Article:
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There are many doulas who provide low- to no-cost support, with some hospitals providing volunteer doulas for qualifying families, says Hawke. To find an affordable or free doula near you, try Googling “volunteer doulas” or “free doulas” plus the name of your city, or ask your healthcare providers for a recommendation.

“There are also community doula programs that serve specific groups—BIPOC, trans, and LGBTQ birthers, as well as others—for low or no-cost, or on a sliding scale,” Hawke adds. Searching online for “birth justice organizations” along with the area you live in may prove helpful for those in the BIPOC community.

What should expectant BIPOC parents know about hiring a doula?

It’s important to consider the devastating data surrounding expectant mothers in marginalized communities and mortality. “Black, American Indian, and Alaska Native (AI/AN) women are two to three times more likely to die from pregnancy-related causes than white women–and this disparity increases with age,” according to a 2019 report conducted by researchers from the Centers for Disease Control and Prevention (CDC) published in Morbidity and Mortality Weekly Report (MMWR). For Black and AI/AN women older than 30, pregnancy-related deaths per 100,000 live births was four to five times as high as the mortality rate for white women.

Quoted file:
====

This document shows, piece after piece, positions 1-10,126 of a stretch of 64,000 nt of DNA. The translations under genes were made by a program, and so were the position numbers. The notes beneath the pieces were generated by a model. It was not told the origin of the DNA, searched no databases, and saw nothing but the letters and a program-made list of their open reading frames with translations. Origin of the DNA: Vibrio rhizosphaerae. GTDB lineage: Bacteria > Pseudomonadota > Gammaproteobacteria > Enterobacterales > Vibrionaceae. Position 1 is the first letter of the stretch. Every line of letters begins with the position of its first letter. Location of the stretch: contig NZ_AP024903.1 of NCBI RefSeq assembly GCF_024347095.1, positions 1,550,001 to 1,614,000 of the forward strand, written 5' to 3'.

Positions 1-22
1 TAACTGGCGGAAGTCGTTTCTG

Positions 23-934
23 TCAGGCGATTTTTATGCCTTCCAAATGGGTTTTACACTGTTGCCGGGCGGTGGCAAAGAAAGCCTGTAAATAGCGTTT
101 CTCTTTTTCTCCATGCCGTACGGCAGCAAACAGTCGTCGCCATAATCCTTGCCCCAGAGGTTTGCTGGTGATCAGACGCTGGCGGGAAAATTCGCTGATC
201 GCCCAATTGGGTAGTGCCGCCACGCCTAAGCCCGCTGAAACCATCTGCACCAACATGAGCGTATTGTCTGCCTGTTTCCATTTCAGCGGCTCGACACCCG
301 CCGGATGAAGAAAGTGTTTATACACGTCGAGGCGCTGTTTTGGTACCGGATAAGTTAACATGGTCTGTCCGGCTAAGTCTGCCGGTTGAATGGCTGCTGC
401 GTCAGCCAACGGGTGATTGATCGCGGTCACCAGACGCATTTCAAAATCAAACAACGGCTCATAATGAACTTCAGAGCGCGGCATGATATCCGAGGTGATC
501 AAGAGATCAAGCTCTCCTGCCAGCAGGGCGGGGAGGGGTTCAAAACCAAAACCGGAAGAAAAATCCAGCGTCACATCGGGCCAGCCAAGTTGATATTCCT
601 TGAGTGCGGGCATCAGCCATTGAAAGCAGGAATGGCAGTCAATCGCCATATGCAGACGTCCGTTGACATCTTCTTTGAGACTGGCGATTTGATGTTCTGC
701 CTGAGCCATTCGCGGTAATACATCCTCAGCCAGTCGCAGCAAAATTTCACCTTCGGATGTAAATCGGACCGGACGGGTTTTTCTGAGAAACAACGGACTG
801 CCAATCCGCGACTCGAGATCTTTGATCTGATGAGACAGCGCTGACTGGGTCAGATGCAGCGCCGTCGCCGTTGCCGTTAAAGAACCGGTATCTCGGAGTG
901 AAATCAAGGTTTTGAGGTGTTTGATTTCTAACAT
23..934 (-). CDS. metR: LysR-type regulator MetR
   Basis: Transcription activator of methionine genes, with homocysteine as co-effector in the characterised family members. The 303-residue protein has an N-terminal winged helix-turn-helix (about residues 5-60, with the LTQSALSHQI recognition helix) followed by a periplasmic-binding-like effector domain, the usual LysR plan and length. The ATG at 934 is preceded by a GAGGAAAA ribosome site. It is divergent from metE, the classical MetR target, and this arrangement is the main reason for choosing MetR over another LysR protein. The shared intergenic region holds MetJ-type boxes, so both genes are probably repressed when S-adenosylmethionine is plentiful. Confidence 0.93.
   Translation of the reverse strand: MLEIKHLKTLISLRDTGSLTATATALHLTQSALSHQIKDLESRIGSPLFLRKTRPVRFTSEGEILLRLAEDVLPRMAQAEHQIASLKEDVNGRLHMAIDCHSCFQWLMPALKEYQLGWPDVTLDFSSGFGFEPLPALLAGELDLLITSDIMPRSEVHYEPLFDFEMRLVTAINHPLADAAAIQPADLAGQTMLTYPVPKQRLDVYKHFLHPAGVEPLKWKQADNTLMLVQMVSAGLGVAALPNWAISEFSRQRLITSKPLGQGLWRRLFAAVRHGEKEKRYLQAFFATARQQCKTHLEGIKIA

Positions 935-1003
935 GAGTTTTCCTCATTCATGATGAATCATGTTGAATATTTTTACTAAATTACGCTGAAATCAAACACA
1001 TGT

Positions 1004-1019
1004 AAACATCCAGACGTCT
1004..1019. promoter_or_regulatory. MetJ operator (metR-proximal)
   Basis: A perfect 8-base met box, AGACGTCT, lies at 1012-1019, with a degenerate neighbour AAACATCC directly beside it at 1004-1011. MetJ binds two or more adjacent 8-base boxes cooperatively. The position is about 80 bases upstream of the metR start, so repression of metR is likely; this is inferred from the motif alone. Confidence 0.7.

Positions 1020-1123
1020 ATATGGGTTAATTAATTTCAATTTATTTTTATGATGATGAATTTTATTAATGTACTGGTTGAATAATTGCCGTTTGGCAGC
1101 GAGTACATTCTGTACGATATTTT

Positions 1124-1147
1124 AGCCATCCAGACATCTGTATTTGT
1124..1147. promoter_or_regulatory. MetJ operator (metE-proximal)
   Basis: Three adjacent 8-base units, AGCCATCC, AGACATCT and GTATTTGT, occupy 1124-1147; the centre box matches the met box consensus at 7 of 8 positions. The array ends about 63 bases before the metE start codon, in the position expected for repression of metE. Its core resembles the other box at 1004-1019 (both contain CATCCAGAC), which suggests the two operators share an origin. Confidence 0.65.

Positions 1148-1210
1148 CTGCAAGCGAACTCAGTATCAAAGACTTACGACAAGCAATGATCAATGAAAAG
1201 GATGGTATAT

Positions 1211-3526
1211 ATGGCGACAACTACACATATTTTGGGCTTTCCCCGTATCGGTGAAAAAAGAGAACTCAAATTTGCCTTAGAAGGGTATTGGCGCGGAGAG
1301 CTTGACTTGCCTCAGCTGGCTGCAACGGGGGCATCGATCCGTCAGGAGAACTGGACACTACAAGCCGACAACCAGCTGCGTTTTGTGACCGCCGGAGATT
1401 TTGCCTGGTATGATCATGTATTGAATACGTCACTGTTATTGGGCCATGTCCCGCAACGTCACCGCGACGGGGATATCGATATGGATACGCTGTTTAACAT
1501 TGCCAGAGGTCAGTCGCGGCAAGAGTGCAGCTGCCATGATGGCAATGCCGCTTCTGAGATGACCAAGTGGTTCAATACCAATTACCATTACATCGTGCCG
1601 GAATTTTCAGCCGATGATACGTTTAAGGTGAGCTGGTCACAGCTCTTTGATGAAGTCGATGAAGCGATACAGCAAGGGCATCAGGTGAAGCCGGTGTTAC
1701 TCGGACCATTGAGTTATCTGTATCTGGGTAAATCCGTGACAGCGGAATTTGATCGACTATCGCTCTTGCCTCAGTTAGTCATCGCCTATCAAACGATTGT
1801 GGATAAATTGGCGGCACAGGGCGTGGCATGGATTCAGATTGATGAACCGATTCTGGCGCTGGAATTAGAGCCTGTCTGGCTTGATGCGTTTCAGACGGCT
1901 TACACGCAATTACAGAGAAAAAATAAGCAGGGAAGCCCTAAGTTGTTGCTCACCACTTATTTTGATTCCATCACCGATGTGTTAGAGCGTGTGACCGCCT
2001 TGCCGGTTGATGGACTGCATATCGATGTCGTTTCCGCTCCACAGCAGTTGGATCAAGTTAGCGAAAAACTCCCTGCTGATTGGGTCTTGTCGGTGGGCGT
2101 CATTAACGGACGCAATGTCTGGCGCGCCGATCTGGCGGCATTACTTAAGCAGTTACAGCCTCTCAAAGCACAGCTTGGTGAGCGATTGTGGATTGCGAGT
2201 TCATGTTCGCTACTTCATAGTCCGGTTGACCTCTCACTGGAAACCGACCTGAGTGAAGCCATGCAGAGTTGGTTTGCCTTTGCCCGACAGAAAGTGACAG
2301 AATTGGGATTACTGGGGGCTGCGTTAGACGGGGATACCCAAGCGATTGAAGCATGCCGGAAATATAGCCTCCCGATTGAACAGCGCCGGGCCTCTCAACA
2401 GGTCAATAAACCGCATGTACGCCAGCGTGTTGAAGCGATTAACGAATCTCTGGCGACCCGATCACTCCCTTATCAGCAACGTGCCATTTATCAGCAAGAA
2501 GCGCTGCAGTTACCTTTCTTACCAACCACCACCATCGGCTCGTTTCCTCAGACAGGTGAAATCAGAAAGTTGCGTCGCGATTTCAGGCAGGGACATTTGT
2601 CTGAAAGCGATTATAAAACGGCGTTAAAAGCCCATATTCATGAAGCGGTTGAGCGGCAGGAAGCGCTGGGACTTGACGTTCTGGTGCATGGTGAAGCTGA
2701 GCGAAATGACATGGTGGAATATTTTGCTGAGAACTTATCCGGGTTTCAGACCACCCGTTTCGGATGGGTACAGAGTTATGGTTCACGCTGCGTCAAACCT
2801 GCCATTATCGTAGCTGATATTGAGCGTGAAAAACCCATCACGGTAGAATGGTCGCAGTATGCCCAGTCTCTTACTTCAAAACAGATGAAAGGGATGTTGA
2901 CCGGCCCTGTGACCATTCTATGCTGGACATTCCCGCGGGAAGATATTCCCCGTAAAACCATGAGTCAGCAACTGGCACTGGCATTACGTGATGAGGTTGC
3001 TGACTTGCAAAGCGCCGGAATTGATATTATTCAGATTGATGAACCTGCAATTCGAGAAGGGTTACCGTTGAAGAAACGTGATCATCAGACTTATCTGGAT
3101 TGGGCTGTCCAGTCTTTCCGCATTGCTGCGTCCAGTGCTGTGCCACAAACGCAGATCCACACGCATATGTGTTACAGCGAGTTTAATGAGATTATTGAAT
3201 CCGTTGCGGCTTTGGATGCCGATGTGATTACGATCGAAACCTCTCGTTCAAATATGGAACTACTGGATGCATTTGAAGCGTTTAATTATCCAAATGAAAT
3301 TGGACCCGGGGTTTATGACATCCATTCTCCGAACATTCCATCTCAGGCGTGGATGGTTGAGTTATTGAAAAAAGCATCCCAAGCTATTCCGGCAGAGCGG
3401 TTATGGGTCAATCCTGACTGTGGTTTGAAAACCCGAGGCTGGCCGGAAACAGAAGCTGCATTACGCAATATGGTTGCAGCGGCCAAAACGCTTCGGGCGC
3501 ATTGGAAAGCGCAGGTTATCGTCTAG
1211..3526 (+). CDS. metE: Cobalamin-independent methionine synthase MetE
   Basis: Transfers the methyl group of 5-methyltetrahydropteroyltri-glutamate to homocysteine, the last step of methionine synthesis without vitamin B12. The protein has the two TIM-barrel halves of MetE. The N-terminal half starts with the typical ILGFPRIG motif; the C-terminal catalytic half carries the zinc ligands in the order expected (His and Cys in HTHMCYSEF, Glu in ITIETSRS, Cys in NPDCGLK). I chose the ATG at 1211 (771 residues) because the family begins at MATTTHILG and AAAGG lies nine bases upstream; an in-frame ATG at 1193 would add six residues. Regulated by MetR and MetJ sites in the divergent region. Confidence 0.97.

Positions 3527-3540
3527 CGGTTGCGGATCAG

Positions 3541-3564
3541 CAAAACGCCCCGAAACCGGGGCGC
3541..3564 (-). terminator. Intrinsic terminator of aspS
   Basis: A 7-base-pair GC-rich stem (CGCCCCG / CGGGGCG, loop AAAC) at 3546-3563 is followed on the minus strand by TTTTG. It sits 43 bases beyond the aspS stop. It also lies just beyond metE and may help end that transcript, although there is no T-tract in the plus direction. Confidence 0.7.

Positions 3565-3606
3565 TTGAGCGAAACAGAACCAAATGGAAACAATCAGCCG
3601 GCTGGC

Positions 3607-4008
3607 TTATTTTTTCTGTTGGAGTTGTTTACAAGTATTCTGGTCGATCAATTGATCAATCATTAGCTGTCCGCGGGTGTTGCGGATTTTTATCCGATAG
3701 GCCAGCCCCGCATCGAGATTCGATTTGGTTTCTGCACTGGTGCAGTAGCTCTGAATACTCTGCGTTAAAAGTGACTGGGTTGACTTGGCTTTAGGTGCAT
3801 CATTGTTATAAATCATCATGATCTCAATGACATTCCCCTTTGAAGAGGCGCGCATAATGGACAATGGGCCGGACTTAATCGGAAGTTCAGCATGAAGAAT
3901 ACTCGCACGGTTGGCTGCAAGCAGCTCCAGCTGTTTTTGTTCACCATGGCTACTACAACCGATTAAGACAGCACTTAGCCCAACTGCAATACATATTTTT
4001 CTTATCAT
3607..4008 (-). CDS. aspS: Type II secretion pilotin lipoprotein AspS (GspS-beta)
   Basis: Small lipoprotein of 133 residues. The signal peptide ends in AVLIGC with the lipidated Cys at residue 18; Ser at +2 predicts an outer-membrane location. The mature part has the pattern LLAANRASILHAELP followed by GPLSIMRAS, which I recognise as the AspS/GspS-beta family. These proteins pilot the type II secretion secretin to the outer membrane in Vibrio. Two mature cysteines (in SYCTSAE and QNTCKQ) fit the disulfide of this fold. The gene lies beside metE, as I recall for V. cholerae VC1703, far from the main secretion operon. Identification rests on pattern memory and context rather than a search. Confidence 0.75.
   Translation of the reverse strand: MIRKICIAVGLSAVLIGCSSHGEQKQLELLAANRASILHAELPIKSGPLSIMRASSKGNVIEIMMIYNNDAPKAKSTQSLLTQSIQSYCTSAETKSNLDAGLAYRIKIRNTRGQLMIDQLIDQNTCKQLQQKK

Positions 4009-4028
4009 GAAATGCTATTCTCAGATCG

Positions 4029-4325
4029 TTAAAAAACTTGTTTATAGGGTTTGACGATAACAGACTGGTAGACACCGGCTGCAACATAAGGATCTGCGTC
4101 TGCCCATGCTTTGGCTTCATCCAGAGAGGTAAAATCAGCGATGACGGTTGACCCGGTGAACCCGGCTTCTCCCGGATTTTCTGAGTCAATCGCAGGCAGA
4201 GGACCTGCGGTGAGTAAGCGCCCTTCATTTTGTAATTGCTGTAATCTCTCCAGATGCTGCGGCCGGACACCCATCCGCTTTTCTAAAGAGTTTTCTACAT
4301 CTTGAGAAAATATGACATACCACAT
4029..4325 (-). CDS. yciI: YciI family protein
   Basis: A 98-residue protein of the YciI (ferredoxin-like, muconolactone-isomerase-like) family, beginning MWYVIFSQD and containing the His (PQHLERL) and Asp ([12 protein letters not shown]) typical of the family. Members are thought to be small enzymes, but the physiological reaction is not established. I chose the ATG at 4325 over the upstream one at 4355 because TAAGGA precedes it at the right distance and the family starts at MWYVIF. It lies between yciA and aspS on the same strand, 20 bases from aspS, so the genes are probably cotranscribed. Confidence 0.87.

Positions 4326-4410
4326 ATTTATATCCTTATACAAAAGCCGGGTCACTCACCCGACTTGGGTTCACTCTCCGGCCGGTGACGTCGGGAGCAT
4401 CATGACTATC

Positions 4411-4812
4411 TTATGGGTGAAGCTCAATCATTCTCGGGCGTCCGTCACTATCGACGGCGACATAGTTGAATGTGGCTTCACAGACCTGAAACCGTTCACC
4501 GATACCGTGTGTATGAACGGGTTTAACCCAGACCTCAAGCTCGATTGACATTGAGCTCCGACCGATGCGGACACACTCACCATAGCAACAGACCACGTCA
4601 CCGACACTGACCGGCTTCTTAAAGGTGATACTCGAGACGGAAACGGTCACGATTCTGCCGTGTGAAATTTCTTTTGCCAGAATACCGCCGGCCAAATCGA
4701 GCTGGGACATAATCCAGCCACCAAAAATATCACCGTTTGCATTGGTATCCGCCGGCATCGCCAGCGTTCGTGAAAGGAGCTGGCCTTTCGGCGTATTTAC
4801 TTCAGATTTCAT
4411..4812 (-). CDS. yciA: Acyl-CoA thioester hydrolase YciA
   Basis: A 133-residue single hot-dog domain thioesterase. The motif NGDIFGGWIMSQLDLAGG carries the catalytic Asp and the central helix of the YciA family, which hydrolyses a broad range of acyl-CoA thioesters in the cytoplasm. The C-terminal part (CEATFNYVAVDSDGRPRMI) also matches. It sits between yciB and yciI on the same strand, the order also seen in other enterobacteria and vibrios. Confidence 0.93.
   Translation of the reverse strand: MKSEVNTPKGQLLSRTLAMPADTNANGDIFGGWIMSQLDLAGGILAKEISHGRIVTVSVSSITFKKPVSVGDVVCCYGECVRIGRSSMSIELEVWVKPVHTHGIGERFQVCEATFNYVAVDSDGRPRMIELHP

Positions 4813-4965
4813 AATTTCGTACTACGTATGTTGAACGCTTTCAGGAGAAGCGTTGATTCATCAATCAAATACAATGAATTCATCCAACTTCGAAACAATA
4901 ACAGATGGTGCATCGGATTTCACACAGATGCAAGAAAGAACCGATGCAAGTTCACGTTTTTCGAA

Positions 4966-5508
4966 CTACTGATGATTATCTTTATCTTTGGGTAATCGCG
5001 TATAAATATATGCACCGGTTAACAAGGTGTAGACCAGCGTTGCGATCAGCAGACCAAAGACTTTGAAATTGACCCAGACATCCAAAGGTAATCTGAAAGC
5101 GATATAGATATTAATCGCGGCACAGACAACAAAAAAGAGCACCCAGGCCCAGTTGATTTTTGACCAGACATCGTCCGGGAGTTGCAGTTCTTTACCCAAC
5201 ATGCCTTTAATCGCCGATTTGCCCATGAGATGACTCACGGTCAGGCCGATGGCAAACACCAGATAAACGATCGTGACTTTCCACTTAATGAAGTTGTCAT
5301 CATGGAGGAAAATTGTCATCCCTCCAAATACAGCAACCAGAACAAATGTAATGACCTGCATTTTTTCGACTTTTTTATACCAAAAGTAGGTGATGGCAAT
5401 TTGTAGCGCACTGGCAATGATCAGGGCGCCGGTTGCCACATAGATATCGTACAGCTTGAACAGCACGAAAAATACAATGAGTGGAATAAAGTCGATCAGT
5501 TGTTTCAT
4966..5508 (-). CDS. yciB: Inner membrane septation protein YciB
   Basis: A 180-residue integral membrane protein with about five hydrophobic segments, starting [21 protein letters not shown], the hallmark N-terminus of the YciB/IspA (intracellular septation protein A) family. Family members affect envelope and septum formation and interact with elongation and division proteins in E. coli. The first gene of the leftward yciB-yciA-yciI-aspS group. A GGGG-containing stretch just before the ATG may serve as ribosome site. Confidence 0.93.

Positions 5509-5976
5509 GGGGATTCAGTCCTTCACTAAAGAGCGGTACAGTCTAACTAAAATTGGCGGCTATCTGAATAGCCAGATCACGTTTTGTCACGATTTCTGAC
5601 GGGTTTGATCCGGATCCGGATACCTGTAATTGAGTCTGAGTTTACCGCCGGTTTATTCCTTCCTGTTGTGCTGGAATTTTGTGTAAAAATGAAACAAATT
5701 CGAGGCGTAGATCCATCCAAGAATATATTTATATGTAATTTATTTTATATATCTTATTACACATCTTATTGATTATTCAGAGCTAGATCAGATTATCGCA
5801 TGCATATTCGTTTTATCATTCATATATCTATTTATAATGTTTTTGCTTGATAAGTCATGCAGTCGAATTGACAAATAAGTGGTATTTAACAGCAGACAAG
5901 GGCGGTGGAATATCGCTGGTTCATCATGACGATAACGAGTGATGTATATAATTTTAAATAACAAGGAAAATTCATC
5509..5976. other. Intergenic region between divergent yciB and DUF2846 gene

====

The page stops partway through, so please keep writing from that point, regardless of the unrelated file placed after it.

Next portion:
“Doulas provide a voice and advocacy, especially for BIPOC parents who may not feel comfortable speaking up to their medical providers. A doula can also help prepare parents with questions to ask about their prenatal, delivery, and postpartum care to ensure that they are informed and can research what they’re being told about their health and the health of their baby,” says labor and postpartum doula Talitha Phillips, CEO of Claris Health, which among other services, connects individuals to doulas who provide free and affordable care.

Phillips also stresses that doulas help clients transition from pregnancy to parenthood, providing emotional support and assistance with breastfeeding, nutrition, ensuring new parents get proper rest, and more postpartum. “All of these things can affect the rates of postpartum depression and general health,” she comments. “Having a doula can also increase safety for Black women in a hospital setting and provide additional support should she choose an out-of-hospital delivery. Having a doula can decrease the level of labor intervention, including medication and cesarean sections. This positively impacts birth outcomes.”

For more information, check out the National Black Doulas Association for more resources and a doula directory.